On the strange unrest of our night, confused
With rain and stormy flaw—and will you see
No dripping blossoms, no fire-tinted drops
On each live spray, no vapour steaming up,
And no expressless glory in the East?
When I am by you, to be ever by you,
When I have won you and may worship you,
Oh, Mildred, can you say “this will not be”?

Sin has surprised us, so will punishment.

No—me alone, who sinned alone!

                                                   The night
You likened our past life to—was it storm
Throughout to you then, Henry?

                                                Of your life
I spoke—what am I, what my life, to waste
A thought about when you are by me?—you
It was, I said my folly called the storm
And pulled the night upon. ’Twas day with me—
Perpetual dawn with me.

                                Come what, come will,
You have been happy: take my hand!

    MERTOUN [after a pause].
                        How good
Your brother is! I figured him a cold—
Shall I say, haughty man?

                                    They told me all.
I know all.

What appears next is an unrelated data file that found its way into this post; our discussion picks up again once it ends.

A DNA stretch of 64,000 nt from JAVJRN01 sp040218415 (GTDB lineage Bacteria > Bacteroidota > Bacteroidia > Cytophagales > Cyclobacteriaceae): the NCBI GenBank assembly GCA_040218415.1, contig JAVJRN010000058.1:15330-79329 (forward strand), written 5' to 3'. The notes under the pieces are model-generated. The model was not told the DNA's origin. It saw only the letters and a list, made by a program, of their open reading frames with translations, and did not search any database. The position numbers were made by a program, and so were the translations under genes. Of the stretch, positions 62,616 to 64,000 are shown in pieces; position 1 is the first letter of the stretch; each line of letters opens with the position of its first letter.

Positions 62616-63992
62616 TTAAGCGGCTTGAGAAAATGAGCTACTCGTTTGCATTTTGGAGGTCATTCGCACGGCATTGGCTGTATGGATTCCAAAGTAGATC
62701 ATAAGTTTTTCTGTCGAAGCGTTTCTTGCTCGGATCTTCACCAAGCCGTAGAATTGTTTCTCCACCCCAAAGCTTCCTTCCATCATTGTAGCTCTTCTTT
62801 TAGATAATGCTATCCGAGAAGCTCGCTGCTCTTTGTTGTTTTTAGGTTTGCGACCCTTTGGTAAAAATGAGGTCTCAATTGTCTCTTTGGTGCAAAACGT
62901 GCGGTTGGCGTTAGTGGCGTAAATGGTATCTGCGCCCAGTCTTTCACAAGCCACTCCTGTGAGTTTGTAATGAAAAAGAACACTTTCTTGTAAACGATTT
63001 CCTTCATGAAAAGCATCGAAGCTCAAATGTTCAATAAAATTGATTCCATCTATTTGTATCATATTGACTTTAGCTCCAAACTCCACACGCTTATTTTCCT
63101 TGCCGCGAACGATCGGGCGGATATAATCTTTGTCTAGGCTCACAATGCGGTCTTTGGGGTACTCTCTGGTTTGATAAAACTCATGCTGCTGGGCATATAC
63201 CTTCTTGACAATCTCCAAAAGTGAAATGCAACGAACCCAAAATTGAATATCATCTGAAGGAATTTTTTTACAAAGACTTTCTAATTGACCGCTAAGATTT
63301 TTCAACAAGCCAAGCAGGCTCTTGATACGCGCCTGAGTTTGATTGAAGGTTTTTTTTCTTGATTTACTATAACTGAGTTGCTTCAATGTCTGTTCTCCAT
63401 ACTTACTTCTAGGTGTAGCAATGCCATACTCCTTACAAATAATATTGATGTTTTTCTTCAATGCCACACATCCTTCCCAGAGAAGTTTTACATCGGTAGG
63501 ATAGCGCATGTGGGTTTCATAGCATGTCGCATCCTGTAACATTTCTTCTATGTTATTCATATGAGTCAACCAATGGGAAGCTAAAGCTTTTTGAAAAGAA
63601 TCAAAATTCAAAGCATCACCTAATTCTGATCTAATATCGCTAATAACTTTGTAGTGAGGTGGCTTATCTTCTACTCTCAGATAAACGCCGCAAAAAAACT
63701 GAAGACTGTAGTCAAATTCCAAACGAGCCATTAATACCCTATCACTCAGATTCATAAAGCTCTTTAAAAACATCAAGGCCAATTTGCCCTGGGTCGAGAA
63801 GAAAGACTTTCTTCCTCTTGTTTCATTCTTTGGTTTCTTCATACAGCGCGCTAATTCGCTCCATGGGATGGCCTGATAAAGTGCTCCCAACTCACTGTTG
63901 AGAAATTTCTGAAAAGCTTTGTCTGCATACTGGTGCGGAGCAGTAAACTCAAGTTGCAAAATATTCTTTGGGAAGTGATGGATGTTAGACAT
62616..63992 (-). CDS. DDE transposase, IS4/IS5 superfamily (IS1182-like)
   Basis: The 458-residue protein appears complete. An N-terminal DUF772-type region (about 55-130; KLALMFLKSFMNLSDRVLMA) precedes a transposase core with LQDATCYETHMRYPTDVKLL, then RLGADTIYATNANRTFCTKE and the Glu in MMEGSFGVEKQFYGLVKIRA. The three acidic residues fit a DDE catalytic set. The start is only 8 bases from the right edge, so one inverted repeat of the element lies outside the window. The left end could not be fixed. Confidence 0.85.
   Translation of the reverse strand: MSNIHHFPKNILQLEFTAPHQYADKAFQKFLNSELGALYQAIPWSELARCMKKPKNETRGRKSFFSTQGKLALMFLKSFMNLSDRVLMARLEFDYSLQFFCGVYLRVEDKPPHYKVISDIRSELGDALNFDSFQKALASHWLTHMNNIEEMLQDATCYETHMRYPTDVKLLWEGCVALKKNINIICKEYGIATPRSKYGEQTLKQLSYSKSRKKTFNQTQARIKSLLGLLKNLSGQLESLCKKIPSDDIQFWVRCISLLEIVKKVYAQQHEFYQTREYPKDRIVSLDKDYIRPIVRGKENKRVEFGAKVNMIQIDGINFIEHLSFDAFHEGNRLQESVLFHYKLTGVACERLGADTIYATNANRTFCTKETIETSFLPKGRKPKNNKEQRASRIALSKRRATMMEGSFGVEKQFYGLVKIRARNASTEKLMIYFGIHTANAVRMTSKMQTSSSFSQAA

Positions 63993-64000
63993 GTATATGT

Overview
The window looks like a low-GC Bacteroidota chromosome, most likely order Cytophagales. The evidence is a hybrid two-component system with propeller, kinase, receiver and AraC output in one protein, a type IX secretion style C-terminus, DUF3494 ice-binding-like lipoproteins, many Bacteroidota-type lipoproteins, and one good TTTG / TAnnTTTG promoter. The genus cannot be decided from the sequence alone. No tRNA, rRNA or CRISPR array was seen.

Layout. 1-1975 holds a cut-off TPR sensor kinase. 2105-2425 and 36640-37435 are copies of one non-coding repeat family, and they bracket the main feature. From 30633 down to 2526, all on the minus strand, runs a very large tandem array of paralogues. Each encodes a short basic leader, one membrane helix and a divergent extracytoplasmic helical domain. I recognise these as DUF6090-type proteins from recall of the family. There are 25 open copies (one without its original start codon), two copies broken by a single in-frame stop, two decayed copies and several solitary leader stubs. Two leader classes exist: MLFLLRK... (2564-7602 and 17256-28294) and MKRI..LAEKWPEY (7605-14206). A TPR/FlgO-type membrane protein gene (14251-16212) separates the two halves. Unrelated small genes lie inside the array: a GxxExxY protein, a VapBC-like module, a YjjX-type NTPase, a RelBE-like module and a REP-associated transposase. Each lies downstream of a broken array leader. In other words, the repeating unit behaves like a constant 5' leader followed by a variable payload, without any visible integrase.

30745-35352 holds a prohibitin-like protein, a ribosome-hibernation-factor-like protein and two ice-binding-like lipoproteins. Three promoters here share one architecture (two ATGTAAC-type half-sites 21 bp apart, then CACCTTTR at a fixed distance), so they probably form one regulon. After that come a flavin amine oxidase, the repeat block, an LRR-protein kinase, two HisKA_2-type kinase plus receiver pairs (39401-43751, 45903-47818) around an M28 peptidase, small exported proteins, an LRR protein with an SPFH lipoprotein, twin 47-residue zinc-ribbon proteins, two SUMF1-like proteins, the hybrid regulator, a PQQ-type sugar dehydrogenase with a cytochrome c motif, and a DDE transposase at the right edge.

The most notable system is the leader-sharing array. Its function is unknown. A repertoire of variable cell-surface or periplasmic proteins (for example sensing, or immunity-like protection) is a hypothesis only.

It will soon be over.

Oh, what is over? what must I live through
And say, “’tis over”? Is our meeting over?
Have I received in presence of them all
The partner of my guilty love—with brow
Trying to seem a maiden’s brow—with lips
Which make believe that when they strive to form
Replies to you and tremble as they strive,
It is the nearest ever they approached
A stranger’s . . . Henry, yours that stranger’s . . . lip—
With cheek that looks a virgin’s, and that is . . . 
Ah God, some prodigy of thine will stop
This planned piece of deliberate wickedness
In its birth even! some fierce leprous spot
Will mar the brow’s dissimulating! I
Shall murmur no smooth speeches got by heart,
But, frenzied, pour forth all our woeful story,
The love, the shame, and the despair—with them
Round me aghast as round some cursed fount
That should spirt water, and spouts blood. I’ll not
 . . . Henry, you do not wish that I should draw
This vengeance down? I’ll not affect a grace